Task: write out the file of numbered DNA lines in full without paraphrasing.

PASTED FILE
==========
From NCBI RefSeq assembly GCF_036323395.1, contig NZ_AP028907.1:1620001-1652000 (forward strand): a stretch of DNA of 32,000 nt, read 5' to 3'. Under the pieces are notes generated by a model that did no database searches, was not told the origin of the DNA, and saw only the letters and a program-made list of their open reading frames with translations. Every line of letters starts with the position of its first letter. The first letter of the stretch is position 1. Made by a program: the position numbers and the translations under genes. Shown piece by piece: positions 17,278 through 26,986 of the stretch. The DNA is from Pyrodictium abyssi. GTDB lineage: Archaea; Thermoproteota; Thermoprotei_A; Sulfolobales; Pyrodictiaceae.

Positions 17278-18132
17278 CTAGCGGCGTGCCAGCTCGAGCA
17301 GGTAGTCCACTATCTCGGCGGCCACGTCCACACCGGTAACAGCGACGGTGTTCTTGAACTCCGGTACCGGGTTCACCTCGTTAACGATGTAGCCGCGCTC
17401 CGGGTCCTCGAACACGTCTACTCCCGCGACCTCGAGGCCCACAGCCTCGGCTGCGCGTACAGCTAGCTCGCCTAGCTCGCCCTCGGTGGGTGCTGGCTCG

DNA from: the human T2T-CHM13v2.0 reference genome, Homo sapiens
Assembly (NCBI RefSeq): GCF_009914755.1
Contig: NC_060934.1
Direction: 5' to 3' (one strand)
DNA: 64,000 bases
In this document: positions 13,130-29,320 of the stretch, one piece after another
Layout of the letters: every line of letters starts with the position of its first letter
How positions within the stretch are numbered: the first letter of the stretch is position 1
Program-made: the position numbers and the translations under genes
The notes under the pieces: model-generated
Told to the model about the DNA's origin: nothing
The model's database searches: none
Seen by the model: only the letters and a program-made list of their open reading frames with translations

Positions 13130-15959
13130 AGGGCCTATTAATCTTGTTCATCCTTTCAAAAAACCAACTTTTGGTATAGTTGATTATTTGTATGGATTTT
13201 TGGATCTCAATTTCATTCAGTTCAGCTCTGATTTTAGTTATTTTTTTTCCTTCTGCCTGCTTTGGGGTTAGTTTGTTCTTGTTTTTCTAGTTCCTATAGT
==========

From NCBI RefSeq assembly GCF_036323395.1, contig NZ_AP028907.1:1620001-1652000 (forward strand): a stretch of DNA of 32,000 nt, read 5' to 3'. Under the pieces are notes generated by a model that did no database searches, was not told the origin of the DNA, and saw only the letters and a program-made list of their open reading frames with translations. Every line of letters starts with the position of its first letter. The first letter of the stretch is position 1. Made by a program: the position numbers and the translations under genes. Shown piece by piece: positions 17,278 through 26,986 of the stretch. The DNA is from Pyrodictium abyssi. GTDB lineage: Archaea; Thermoproteota; Thermoprotei_A; Sulfolobales; Pyrodictiaceae.

Positions 17278-18132
17278 CTAGCGGCGTGCCAGCTCGAGCA
17301 GGTAGTCCACTATCTCGGCGGCCACGTCCACACCGGTAACAGCGACGGTGTTCTTGAACTCCGGTACCGGGTTCACCTCGTTAACGATGTAGCCGCGCTC
17401 CGGGTCCTCGAACACGTCTACTCCCGCGACCTCGAGGCCCACAGCCTCGGCTGCGCGTACAGCTAGCTCGCCTAGCTCGCCCTCGGTGGGTGCTGGCTCG

DNA from: the human T2T-CHM13v2.0 reference genome, Homo sapiens
Assembly (NCBI RefSeq): GCF_009914755.1
Contig: NC_060934.1
Direction: 5' to 3' (one strand)
DNA: 64,000 bases
In this document: positions 13,130-29,320 of the stretch, one piece after another
Layout of the letters: every line of letters starts with the position of its first letter
How positions within the stretch are numbered: the first letter of the stretch is position 1
Program-made: the position numbers and the translations under genes
The notes under the pieces: model-generated
Told to the model about the DNA's origin: nothing
The model's database searches: none
Seen by the model: only the letters and a program-made list of their open reading frames with translations

Positions 13130-15959
13130 AGGGCCTATTAATCTTGTTCATCCTTTCAAAAAACCAACTTTTGGTATAGTTGATTATTTGTATGGATTTT
13201 TGGATCTCAATTTCATTCAGTTCAGCTCTGATTTTAGTTATTTTTTTTCCTTCTGCCTGCTTTGGGGTTAGTTTGTTCTTGTTTTTCTAGTTCCTATAGT